Using more spectrum and advanced antennas, cellular network vendors and operators plan to increase 4G mobile speeds as that technology rolls out over the next several years. But cellular technology has hit a fundamental wall in the physics of what the radio signals themselves can carry, so researchers are looking at other ways to increase speed and capacity of 4G networks, nearly all of which will use a standard called LTE. the keys to increasing speeds as researchers look at future networks are to shorten the distance between users and base stations and allowing them to automatically be reconfigured.
Historically, a new mobile generation has included two basic components: a mobile standard and spectrum allocation, says Håkan Djuphamma , vice president of architecture and portfolio at radio equipment maker Ericsson.
Because LTE is at the limit of what is physically possible, it now makes less sense to develop another standard from the ground up, Djuphammar says, as a new standard couldn't change laws of physics. Another issue that a new technology standard can't really address is that the allocation of spectrum has become increasingly fragmented because the airwaves are so crowded.
The development of so-called het nets, or heterogeneous networks is key to how mobile networks evolve, says Djuphammar. Het nets use a mixture of traditional large base stations and smaller cells, placed in areas where there are a lot of users. The basic idea is the same as with today's femtocells, which are most often placed in homes to offload the rest of the network, while also improving coverage and providing better capacity for subscribers connected to it. But in a het net, the smaller base stations would be more integrated with the rest of the network.
It's about building network structures that would allow devices with 2G, 3G, 4G, and in most cases Wi-Fi to jump among different forms of access depending on the load in the different parts of the network and the application currently used. These network structures would also dynamically manage device access in an intelligent way, says Djuphammar. But doing all that is a pretty challenging task, he says.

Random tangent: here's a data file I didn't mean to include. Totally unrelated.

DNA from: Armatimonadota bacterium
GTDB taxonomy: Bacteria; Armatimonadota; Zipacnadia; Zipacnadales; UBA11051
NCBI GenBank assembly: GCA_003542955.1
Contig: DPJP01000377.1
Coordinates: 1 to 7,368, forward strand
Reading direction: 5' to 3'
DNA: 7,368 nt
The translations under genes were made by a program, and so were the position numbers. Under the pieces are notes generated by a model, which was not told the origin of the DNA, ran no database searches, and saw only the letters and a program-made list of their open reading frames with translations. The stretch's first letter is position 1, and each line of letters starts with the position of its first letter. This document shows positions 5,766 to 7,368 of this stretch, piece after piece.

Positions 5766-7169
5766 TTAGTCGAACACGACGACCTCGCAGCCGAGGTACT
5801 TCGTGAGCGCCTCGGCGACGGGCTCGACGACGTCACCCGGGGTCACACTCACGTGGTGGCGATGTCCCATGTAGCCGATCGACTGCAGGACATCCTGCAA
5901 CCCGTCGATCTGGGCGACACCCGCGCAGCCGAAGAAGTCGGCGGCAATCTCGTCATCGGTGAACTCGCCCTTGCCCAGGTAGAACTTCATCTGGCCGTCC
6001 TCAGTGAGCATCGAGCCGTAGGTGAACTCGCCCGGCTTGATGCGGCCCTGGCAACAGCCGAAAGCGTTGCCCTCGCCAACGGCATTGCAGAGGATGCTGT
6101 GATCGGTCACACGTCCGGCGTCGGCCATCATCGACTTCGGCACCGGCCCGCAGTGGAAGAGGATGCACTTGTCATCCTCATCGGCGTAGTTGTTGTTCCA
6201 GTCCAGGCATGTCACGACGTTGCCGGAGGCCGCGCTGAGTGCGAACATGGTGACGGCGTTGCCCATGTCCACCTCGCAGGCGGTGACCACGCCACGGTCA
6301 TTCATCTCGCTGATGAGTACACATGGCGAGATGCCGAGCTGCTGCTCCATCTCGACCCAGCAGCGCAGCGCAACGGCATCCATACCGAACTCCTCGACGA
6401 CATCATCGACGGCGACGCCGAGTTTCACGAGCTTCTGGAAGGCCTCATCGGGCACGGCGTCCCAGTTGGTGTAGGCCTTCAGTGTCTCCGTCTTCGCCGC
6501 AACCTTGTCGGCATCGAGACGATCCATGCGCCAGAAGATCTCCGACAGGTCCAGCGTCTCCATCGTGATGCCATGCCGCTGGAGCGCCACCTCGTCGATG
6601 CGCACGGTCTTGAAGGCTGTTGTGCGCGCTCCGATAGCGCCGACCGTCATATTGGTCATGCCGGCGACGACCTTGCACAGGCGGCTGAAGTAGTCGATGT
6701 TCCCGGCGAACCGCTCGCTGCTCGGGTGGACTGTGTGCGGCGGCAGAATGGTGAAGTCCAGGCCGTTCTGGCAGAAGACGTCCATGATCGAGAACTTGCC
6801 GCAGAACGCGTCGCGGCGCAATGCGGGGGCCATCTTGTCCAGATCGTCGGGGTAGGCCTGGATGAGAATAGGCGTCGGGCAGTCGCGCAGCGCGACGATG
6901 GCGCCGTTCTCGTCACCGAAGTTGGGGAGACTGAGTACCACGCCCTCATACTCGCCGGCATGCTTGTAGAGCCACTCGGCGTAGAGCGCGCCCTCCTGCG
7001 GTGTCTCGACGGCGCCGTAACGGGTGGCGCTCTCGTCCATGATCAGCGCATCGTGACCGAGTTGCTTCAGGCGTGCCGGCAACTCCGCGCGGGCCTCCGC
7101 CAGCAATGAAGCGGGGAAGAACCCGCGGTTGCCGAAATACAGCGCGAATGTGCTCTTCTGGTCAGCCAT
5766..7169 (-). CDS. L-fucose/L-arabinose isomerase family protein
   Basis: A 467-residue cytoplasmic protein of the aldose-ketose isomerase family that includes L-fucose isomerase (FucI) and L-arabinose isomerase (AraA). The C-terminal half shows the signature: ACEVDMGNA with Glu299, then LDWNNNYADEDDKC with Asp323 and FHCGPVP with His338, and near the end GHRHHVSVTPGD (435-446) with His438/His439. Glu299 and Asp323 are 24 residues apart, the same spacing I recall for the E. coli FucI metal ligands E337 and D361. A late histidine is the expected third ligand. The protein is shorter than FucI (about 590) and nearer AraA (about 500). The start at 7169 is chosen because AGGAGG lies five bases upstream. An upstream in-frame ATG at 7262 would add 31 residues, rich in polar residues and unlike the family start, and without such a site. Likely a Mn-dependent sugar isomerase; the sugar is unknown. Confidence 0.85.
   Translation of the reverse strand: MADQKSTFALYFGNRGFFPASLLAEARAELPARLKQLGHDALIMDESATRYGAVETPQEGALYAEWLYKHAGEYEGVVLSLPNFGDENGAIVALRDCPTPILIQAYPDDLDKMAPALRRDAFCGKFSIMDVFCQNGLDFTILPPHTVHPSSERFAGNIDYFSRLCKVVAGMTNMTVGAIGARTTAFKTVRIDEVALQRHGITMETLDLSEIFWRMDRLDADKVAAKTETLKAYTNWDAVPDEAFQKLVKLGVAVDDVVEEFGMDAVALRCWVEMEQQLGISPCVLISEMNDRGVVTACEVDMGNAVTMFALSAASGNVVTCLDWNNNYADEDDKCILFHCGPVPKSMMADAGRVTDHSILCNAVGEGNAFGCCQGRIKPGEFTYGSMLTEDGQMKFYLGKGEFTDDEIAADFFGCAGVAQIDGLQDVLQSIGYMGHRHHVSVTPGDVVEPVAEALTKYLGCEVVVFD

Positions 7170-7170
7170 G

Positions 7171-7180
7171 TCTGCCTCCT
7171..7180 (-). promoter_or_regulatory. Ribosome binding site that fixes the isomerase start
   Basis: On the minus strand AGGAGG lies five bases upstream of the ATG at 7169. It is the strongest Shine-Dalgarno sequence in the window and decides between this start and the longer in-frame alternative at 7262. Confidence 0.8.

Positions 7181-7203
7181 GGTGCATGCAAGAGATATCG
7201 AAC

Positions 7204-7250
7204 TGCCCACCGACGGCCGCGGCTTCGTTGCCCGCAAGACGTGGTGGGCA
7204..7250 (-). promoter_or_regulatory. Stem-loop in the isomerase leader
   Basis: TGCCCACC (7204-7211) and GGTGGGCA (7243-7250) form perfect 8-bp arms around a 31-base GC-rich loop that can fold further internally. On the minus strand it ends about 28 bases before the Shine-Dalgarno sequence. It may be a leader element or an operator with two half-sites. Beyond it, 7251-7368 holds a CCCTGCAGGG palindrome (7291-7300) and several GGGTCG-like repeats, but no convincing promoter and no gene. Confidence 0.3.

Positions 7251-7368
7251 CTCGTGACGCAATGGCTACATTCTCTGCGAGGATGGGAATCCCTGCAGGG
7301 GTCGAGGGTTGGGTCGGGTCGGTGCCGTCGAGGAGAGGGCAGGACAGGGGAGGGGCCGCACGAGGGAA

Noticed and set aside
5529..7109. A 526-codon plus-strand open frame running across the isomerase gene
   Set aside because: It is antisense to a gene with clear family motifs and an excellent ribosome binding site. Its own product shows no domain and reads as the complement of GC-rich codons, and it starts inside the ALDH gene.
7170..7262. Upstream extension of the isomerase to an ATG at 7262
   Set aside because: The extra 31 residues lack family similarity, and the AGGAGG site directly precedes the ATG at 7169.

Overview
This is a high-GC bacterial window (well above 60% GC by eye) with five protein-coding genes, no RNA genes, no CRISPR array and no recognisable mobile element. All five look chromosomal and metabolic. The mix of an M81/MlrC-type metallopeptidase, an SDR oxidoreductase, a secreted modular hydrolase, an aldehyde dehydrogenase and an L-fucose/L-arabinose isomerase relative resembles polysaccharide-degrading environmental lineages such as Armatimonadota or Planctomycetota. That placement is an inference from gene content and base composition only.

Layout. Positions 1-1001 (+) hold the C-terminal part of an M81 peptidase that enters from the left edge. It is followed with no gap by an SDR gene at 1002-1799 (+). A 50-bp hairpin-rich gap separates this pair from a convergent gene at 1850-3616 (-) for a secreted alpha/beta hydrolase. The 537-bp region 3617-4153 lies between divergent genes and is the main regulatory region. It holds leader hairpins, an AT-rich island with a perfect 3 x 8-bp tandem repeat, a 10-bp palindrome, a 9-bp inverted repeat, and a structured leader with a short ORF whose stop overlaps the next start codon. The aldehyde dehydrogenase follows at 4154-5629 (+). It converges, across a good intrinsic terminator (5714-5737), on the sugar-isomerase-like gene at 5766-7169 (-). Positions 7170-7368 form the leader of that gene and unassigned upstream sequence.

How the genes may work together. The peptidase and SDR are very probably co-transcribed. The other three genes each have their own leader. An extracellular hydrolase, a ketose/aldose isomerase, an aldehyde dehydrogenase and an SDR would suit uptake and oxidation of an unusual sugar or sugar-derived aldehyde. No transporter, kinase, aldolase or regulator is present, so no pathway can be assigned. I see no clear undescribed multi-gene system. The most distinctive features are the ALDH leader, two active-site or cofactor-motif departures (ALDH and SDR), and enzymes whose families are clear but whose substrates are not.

The same spectrum bands would also be used for different mobile standards. Depending on what kind of devices are connected to a base station, that station could change the amount of spectrum used to maximize performance in real time. "Today we have a static allocation of spectrum, but in the future it will be completely dynamic. For example, if there are no phones in a cell that need to use GSM, the entire spectrum can be used for 4G. But when a GSM phone comes back into the cell, the base station again reconfigures its spectrum allocation," Djuphammar says.
Sweden's KTH Royal Institute of Technology has started to examine what networks could look like by 2020. The aim is a thousand-fold capacity increase, says Jens Zander, a professor in Radio Communications at the university and head of its center for wireless systems Wireless@KTH. Zander is a big proponent of denser mobile networks where the distance between base stations is much shorter and thus there's higher effective carrying capacity per segment.
"Beyond LTE, I think the most important things are finding good and cheap solutions over short distances and having base stations that are as easy to install as Wi-Fi but have much higher capacity and have better coordination with the rest of network," Zander says.
An import part of simplifying the installation process is the concept of self-organizing networks, which allow operators or users to connect a base station to the network and it would automatically be installed. "A big part of the cost for current networks is that they have to be carefully planned," Zander says.
Short-term improvements to 4G networks will include the use of more spectrum and multiple antennas. Continuous spectrum is a limited resource, so vendors have come up with carrier aggregation, which allows operators to bunch together spectrum in different bands and use them as one data link.
Another way to increase capacity, which is already used today, is MIMO antenna technology, which uses multiple antennas in the base station and on the device to increase speeds; more antennas mean more capacity. For MIMO to work, the antennas need to see a slightly different version of the radio signal, which the distance between the antennas allow them to do.
The big challenge with MIMO is to fit all the needed antennas on the user device. It is very difficult to fit more than two antennas in a mobile phone, says Zander. The growing size of many high-end smartphones, thanks to the use of larger screens, will help. Laptops and tablets are more amenable to the use of multiple antennas due to their larger sizes.